A number of factors are behind this. Firstly, there is an increasing awareness that the highly developed system of oversight gives those subject to it and the authorities conducting oversight a great deal of discretion. Local officials (such as governors of hospitals) concentrated on shedding the burden of responsibility, by not disclosing the number of cases and lack of the means essential for fighting the virus. In addition, in Russia, the nature of reporting is to confirm the stipulated figures, leading the heads of the regions to declare the same number of cases and a low COVID-19 statistical mortality rate every day, while the ‘forces ministry people’ reported activities performed for show and a “crime pandemic”: in Kazan, in First Quarter 2020, there was a recorded increase in crime of 20%, a terrorist attack was foiled in Khabarovsk, and the figures for counteracting extremism doubled[12]. Moreover, recently a ‘regulatory guillotine’ was set up, which operates selectively: in addition to information that on 21 July the government passed nearly 200 pieces of legislation on EMERCOM fire safety oversight, there are also reports, for example, that the Investigation Committee and Ministry of the Interior have begun work on amendments to the Criminal Code due to the increase in tax-related crime, which will definitely mean new opportunities for tax inspection authorities.

Secondly, the ‘forces ministries’ and firms with links to the ruling elite benefited from the pandemic. Independent journalists[13] analysed 90,000 public contracts for goods and services relating to the fight against COVID-19, concluded in Second Quarter 2020 for a total of RUB 210 billion. One in ten of these contracts was given to the state-owned Rostech. Incomplete data (20% of tenders were kept secret) were compared against government grants for this purpose. In terms of the size of the grants, the Ministry of Defence is at the top of the list, coming higher than the health ministry and the Federal Medicine and Biology Agency (FMBA). The size of the grants given is a clear indication that they are discretionary (the Ministry of Defence was given RUB 13.4 billion, the Ministry of the Interior – 7.8, the President’s Office – 5.0, the prison service – 2.4, the FMBA – 2.5, Rosgvardiya – 1.9, EMERCOM – 1.3, and the General Prosecution Service – 1.0). Incidentally, these funds were not used for the intended purpose (for example, only RUB 1.5 billion of the awarded RUB 7.8 billion could be accounted for in Ministry of the Interior contracts).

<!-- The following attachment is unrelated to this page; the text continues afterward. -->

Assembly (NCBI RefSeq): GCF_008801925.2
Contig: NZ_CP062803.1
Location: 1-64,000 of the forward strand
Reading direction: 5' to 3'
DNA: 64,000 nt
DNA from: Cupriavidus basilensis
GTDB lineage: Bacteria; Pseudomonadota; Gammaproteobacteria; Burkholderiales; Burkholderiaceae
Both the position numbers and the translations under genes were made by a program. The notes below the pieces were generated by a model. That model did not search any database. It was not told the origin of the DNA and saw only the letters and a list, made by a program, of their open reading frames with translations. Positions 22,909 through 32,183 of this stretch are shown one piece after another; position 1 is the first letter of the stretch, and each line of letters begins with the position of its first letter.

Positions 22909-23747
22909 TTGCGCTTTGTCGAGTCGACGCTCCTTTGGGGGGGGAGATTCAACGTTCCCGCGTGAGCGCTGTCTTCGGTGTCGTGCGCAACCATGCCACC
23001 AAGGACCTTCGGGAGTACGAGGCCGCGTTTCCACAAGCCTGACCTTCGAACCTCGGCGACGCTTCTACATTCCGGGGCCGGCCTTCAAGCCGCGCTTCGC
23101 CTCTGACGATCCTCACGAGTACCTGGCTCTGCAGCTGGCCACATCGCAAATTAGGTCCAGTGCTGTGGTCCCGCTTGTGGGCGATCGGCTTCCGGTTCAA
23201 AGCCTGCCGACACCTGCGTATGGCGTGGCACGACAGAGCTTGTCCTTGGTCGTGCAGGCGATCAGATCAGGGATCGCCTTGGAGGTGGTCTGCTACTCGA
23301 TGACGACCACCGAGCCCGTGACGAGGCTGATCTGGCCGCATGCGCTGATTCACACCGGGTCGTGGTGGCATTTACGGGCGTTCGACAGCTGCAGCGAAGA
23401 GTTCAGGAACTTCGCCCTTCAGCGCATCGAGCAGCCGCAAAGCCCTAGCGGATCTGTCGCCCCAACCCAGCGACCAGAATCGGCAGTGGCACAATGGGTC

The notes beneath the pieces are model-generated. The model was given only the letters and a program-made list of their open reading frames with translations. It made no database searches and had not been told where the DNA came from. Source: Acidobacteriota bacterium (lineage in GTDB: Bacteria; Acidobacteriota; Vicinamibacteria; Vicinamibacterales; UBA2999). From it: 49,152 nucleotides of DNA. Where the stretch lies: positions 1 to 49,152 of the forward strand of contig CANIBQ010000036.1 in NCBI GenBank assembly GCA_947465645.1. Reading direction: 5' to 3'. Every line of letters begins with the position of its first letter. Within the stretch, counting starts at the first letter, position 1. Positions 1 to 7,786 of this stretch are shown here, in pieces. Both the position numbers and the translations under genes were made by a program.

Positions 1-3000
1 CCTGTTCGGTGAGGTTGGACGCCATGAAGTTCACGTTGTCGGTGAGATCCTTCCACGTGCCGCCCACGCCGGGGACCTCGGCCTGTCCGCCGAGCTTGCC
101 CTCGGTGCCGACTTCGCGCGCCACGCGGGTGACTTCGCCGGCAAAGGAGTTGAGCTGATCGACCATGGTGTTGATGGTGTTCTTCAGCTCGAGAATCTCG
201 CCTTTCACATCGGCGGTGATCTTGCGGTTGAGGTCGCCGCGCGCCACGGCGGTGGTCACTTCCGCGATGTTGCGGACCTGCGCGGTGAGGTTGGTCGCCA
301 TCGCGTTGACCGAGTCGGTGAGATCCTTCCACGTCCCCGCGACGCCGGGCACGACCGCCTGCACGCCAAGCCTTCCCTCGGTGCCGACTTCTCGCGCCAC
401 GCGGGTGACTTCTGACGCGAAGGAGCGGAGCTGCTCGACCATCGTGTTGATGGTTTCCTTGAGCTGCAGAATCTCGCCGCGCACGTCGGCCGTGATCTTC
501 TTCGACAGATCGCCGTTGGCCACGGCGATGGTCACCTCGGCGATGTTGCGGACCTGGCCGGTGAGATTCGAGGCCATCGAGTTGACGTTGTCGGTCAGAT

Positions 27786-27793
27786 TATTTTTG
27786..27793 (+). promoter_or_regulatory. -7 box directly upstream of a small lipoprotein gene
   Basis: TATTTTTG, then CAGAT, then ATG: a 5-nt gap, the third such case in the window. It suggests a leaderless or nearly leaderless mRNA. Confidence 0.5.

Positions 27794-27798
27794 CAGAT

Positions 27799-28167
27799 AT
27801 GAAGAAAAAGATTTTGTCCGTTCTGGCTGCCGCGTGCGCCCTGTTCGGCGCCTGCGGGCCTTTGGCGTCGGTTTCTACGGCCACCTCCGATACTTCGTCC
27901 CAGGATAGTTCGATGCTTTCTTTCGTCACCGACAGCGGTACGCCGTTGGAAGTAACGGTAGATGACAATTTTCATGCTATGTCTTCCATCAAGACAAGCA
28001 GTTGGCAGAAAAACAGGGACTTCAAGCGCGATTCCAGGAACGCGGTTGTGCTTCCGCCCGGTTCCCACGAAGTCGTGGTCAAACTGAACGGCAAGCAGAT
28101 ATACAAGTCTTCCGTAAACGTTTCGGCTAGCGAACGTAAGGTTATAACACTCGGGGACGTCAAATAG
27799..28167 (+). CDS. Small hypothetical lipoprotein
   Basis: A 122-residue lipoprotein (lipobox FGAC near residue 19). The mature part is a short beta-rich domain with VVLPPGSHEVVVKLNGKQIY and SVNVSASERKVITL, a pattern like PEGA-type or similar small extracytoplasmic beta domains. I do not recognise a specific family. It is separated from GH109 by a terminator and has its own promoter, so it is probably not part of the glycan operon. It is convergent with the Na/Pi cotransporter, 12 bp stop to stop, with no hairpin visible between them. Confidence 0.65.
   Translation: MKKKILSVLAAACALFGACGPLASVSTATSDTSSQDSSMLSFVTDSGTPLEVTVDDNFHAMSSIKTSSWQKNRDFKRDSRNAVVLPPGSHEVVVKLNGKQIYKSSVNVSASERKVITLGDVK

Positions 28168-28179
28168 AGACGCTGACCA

The ‘forces ministries’ were given additional grants on numerous occasions. It is known, for example, that on 13 April the government granted, from the reserve fund, RUB 2.3 billion to the Ministry of Defence, RUB 21.8 million to Rosgvardiya, 120.7 million to the FSB, and 223.4 million to the prison service. On 13 May, the Ministry of Defence received RUB 2.769 billion from that fund, Rosgvardiya – 92.4 million, the FSB – 334.08 million, and the President’s Office – 194.8 million. In addition, on 27 May, RUB 2 billion were transferred to the defence ministry for construction of hospitals[14].

Thirdly, the ‘forces ministries’ are focused on political tasks, such as obtaining the constitutional plebiscite outcome required by the Kremlin, or not allowing large-scale protest, and not social tasks. Their activities before and after the referendum varied. While beforehand it was suggested that the ‘firm hand’ had mysteriously disappeared, following the passing of amendments to the Constitution the machine of repression was reactivated (for example the highly-publicised arrest of the governor of Khabarovsk Krai – officially for ordering a murder, unofficially for causing the party United Russia to become marginalised and as a warning to regional elites against possible disloyalty – and the journalist Ivan Safronov – for alleged espionage for the Czech security services).

In addition, most of the grants for the health ministry and FMBA were earmarked for biotechnology – tests and a vaccine. This activity was mainly aimed at generating benefits through export, and for the publicity value (Russia was the first to register a coronavirus vaccine)[15].

Fourthly, the pandemic confirmed the poor performance of state institutions, demonstrated by the selective manner in which the law is applied (referred to as ‘hybrid law’[16]). The pandemic broadened the potential for corruption and abuse of office, for which quarantine restrictions create favourable conditions. For example, in Vladikavkaz, one cause of mass protest was the continued operation of a brewery owned by the head of North Ossetia, while the other production plants were closed due to coronavirus. In Moscow, fines for violating lockdown, which were announced by way of text messages, were a potential area of abuse. Collection of these fines was suspended.